“It doesn’t have to be right there within reach,” Coate said. “If it’s within reach, it goes off and we automatically answer it. We’re all guilty of it. Get it out of your sight, and you’ve still got it available if you need it in an emergency – after you stop.”

Taking the pledge

The Zero Distractions kits handed out in June at the NTTC Safety & Security Council 2018 Annual Meeting in Reno, Nevada, also included a bumper sticker, pledge card and petition to outlaw texting while driving in all 50 states.

The pledge card includes promises to use the storage bag, store electronic devices in the bag until safely parked, keep eyes on the road at all times, and help others stay focused by not distracting them.

The petition seeks support from US legislators for uniform laws against distracted driving in every state, US territory and Washington DC, because while legislation exists in many jurisdictions, it’s not nationwide.

“We compare it to back in the day when they kicked off Mothers Against Drunk Driving, and how that took off,” Coate said. “It’s along those lines, and the numbers tell us that it’s worse than drunk driving.”

That’s why NTTC isn’t satisfied with the Zero Distraction kit – it created an entire website.

Zerodistractions.org boasts campaign background information, supporting research on the imminent dangers of distracted driving and its pervasiveness, and a host of resources, including other websites and a half-dozen videos that personalize the issues and its potentially devastating consequences.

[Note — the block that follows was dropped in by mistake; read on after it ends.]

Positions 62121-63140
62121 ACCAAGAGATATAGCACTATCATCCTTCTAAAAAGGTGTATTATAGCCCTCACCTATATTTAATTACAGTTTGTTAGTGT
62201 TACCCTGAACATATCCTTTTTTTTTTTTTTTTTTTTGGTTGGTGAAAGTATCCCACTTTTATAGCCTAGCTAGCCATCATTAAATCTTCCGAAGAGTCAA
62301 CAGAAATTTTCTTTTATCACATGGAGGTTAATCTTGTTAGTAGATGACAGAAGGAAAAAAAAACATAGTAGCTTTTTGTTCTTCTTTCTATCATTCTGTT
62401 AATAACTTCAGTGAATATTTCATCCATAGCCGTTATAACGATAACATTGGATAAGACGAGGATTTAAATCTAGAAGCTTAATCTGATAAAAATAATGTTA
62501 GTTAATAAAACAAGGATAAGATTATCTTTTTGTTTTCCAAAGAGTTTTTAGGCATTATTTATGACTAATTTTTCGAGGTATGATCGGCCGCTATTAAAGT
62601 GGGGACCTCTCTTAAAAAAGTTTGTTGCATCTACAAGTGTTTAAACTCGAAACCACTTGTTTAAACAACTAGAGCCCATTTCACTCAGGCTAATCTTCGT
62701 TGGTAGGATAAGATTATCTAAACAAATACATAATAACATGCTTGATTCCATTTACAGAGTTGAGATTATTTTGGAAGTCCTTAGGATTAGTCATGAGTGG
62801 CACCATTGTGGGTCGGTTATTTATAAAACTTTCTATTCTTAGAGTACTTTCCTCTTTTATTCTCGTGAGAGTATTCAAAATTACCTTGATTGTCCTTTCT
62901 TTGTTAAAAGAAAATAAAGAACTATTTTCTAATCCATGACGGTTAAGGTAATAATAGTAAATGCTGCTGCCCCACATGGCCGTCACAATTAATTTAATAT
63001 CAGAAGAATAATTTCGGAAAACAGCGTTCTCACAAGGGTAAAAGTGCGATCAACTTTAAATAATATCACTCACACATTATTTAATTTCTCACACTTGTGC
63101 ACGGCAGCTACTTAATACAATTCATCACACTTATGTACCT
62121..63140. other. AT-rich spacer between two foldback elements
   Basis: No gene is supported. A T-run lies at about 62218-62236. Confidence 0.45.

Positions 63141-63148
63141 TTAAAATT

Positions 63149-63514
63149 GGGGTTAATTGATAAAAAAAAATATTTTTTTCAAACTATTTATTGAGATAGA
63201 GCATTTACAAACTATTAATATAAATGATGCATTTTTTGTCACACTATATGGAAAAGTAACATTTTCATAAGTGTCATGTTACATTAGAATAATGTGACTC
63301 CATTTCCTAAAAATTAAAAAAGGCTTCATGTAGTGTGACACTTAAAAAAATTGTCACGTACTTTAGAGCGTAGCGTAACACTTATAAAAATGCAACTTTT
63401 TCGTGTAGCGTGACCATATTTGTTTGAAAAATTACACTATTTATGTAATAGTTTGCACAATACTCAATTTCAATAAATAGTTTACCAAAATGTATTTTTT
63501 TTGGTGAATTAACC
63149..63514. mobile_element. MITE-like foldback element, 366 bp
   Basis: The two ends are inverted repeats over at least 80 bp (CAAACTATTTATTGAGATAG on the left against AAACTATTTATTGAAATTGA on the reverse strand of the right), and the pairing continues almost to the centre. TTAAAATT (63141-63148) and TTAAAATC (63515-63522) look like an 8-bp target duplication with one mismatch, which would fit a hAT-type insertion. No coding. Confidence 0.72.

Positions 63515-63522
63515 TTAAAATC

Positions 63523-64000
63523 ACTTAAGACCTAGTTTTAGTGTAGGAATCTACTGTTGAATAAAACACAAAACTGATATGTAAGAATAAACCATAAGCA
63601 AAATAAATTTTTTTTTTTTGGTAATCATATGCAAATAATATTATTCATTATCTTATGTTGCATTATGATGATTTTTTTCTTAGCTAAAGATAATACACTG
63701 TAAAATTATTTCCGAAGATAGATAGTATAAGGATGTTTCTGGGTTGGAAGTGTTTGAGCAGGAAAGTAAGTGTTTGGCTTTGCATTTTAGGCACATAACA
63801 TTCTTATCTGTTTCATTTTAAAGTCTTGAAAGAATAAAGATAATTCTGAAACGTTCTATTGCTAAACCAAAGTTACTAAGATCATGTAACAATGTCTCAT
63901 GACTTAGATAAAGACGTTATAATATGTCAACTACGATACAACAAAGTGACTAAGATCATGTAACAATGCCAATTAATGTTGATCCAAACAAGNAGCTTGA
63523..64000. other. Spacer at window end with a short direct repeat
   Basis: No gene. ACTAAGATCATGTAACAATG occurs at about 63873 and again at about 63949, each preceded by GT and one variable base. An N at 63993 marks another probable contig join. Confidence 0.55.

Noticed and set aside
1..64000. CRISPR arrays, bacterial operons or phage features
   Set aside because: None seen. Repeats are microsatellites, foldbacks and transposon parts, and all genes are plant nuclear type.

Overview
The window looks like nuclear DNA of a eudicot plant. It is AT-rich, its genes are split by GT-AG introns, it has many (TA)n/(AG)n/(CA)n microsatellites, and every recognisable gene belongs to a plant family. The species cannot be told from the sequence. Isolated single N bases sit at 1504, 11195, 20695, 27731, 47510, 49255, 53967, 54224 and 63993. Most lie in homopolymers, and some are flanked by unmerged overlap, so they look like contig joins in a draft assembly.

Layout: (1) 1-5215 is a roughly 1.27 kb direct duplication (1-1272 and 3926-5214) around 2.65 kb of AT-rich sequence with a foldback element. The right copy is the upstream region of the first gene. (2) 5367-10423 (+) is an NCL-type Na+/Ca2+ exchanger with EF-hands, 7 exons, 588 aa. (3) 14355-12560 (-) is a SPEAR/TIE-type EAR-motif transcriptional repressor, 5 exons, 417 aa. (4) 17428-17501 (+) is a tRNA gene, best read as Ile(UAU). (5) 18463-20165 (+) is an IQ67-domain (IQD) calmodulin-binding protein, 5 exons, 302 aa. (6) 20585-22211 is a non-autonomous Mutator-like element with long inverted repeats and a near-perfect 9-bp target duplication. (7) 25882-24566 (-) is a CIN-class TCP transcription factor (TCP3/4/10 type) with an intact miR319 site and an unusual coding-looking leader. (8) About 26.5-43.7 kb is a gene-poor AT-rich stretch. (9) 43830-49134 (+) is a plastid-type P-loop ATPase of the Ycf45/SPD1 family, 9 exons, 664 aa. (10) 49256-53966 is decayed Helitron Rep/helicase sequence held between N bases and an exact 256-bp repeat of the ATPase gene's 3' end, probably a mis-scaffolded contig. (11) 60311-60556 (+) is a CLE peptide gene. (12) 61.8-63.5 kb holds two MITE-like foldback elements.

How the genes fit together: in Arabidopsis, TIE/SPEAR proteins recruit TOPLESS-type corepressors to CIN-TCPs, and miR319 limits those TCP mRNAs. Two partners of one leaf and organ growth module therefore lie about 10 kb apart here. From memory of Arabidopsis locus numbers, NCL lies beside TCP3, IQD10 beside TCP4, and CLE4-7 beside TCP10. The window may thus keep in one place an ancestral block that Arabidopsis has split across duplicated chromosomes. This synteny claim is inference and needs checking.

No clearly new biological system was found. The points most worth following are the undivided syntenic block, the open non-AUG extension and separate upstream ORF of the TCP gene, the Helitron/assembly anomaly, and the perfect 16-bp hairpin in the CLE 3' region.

“They’re great videos to show, not just at your companies, with your drivers and employees, but also at home and personally,” Kruntovski said.

The website includes a chart of current state cell phone use and texting laws, ready-made public presentations and a National Safety Council link to information about cell phone blocking technology.

“We’re giving you a menu, and so the opportunity you have is to use all the items on the menu in different ways as your company sees fit,” Hagler said.

Fueling change

Coate mentioned MADD as an example of the impact NTTC hopes their campaign has on changing people’s thinking – and on influencing the eventual enforcement of laws prohibiting distracted driving.

As for how much the laws should change, that remains open for debate, even among NTTC members.

But there’s no denying some type of change is needed, and now.

 “You’re starting to see where a lot of states already have something on the books, but it doesn’t have any teeth in it,” Edmondson said. “So they’re starting to come back around and say OK, with distracted driving – where most of the time it’s like a seat belt offense, and it’s a secondary violation and they’ve got to pull you over for something else – they’re making it an offense that they can pull you over for and write you a ticket.

“With this campaign, if we partner with the state associations, CVSA (Commercial Vehicle Safety Alliance), our state law enforcement people – who we all probably have relationships with – we can get it there.

“We just need to be another voice in the forest.”